“What’s your park?”
When the City of Philadelphia asked its residents that simple question, they found that 1 in 8 residents – 200,000 people – couldn’t come up with an answer. Why? Because there isn’t a city park within a 10-minute walk of where they live.
Philadelphia is understandably proud of its 4,000-acre Fairmount Park, but much of the city’s population lacks access to neighborhood green spaces which provide recreation space, manage stormwater, and raise property values. The city’s response is a plan called Green2015. It aims to turn 500 acres of vacant and underused land into parks, which would make the distribution of parkland far more equitable and provide manifold financial and environmental benefits.
Though privately owned vacant rowhouse lots cover 5 percent of the city’s land area, the plan focuses on tapping into 2,400 acres of available public land, over half of which is schoolyards. Park development will be targeted towards park-poor areas with high populations of children, seniors, and low-income households.
The report notes that the new green spaces won’t necessarily resemble traditional city parks. For example, many of the parks will be made by adding trees, running tracks, and small lawns to asphalt-covered recreation centers and school playgrounds. Schoolyards represent a great resource: there are over 400 acres of schoolyards supporting a population of 36,000 students in park-poor areas of the city. It is calculated that every acre of greened schoolyard provides 260 residents with park access.
The city will achieve this goal without any new taxes in part by relying on cooperation from foundations and community organizations. The report highlights an initiative in Detroit as a model for increasing tree cover in the city while also putting vacant lots to productive use. A group called The Greening of Detroit runs a program which uses vacant lots as urban tree farms (a single acre, if fully devoted to growing, can yield up to 1,400 trees). The trees are tended for 3-5 years, and then transplanted into the community.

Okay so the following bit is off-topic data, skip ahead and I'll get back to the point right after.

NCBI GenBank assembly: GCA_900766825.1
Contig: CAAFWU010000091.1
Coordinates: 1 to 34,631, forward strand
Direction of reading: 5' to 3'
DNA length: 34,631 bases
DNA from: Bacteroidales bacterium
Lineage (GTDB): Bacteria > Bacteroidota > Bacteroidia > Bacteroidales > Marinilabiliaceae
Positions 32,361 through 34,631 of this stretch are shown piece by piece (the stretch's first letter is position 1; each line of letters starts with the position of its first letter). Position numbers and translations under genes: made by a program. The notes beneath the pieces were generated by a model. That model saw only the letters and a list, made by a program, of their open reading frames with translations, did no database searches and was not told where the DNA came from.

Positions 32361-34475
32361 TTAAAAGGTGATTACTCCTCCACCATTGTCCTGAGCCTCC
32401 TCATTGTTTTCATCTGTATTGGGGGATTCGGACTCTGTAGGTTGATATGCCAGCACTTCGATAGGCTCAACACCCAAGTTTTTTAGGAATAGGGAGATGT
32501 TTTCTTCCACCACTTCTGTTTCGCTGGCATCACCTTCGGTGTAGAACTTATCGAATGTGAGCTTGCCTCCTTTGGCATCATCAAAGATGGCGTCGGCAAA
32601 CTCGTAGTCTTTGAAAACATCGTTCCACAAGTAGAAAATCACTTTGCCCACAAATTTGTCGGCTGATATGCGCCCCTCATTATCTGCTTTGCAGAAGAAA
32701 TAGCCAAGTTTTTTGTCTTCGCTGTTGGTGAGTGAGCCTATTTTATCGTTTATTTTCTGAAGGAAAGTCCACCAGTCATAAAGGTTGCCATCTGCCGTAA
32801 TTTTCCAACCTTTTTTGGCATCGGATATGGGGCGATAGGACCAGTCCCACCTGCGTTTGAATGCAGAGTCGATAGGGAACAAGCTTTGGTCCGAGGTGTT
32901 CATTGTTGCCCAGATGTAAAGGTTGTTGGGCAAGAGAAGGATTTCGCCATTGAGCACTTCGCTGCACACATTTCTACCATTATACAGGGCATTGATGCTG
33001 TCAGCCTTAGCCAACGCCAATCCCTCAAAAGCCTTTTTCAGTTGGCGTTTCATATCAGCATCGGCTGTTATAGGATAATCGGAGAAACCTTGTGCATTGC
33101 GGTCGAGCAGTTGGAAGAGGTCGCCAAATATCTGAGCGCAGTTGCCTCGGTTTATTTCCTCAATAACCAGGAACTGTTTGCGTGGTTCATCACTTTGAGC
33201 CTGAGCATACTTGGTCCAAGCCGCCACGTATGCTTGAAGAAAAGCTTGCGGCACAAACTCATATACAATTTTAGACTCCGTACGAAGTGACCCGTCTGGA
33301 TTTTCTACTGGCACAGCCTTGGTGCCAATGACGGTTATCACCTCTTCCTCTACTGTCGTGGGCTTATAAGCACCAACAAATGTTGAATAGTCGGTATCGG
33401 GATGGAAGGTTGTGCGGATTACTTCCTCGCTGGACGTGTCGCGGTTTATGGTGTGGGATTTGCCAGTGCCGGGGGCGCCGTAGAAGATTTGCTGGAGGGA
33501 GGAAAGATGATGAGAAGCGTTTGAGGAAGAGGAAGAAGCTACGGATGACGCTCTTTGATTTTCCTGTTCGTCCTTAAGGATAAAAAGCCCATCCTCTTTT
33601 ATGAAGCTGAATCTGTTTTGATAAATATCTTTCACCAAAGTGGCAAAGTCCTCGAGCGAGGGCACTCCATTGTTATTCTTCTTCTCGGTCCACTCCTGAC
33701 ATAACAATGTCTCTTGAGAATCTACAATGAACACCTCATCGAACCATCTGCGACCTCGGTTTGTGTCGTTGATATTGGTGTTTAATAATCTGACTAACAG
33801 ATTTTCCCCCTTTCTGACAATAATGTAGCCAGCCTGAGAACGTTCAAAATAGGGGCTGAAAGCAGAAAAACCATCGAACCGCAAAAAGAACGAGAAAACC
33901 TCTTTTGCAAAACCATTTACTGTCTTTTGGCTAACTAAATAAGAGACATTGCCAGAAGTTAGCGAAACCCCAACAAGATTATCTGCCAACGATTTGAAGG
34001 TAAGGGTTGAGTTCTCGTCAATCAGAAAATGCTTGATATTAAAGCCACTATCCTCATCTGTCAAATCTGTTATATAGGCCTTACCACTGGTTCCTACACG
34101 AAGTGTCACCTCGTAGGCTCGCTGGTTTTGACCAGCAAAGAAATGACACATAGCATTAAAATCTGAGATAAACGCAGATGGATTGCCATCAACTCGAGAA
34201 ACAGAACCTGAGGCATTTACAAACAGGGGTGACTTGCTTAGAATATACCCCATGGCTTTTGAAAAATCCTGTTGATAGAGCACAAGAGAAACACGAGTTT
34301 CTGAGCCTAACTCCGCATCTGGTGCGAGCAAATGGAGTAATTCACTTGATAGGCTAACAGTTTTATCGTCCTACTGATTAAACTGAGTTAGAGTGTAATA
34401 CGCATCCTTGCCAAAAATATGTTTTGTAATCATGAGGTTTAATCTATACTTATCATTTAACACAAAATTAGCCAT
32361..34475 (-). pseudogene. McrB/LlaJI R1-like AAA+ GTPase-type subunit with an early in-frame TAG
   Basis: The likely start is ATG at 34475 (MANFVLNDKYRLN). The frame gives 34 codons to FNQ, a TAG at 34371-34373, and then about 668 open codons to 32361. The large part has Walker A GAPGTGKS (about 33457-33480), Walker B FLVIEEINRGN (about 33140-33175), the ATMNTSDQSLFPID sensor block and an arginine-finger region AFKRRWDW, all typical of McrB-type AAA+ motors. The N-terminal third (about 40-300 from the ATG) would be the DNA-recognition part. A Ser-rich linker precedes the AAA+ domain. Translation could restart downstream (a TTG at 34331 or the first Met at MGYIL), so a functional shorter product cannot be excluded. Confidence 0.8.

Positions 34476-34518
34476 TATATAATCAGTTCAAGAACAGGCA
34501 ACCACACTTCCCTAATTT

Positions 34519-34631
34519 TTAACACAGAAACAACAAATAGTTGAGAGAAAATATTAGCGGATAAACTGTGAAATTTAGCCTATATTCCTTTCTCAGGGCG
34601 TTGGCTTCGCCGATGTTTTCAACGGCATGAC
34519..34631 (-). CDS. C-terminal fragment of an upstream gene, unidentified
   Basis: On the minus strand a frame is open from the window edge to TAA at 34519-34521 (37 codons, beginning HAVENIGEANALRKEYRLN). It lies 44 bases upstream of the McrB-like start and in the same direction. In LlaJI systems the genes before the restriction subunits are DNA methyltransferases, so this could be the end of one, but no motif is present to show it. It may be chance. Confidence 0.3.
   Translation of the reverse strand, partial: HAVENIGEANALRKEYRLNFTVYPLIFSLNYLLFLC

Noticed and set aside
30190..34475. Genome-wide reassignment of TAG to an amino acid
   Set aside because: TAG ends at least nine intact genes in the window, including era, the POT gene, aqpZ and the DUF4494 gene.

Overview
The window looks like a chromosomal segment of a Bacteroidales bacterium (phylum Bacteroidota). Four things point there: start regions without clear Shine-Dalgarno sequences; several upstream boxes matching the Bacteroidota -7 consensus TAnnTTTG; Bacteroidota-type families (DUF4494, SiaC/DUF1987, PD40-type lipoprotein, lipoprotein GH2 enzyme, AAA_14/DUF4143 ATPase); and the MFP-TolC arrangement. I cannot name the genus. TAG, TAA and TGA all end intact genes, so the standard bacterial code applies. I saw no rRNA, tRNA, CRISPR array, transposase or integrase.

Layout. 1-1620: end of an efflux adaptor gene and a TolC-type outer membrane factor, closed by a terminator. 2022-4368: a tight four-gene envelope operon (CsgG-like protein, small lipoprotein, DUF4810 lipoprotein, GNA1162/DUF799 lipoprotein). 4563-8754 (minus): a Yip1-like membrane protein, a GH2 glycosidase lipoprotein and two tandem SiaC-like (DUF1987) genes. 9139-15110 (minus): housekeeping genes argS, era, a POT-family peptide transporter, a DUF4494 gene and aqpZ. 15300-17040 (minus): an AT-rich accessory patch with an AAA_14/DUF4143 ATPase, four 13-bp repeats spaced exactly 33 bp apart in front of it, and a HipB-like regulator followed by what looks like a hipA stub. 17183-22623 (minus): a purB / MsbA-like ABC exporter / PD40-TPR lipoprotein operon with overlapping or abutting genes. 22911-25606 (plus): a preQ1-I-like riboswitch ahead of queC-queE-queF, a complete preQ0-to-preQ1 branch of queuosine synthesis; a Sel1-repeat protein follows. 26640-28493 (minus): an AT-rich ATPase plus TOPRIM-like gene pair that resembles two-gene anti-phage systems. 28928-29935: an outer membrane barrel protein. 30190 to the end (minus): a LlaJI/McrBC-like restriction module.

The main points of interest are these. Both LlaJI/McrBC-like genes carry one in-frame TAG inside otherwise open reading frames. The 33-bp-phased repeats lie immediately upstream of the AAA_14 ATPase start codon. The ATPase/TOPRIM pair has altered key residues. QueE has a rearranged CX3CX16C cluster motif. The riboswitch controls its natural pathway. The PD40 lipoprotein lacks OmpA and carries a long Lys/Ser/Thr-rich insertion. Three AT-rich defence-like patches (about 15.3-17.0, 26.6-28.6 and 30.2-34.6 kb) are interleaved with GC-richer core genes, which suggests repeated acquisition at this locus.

A secondary priority of the city is better stormwater management, in part because the Water Department can provide funds for park development through its Green City, Clean Waters program. A greened city acre can prevent 900,000 gallons of water from entering the sewer system each year.
In addition to these recreational and environmental benefits, Philadelphia sees significant economic value in this initiative. In a later post, we’ll expand on some of the other effects that Green2015 could have on Philadelphia’s property values. We’ll also highlight some creative land re-utilization strategies employed by other cities burdened with large quantities of vacant land.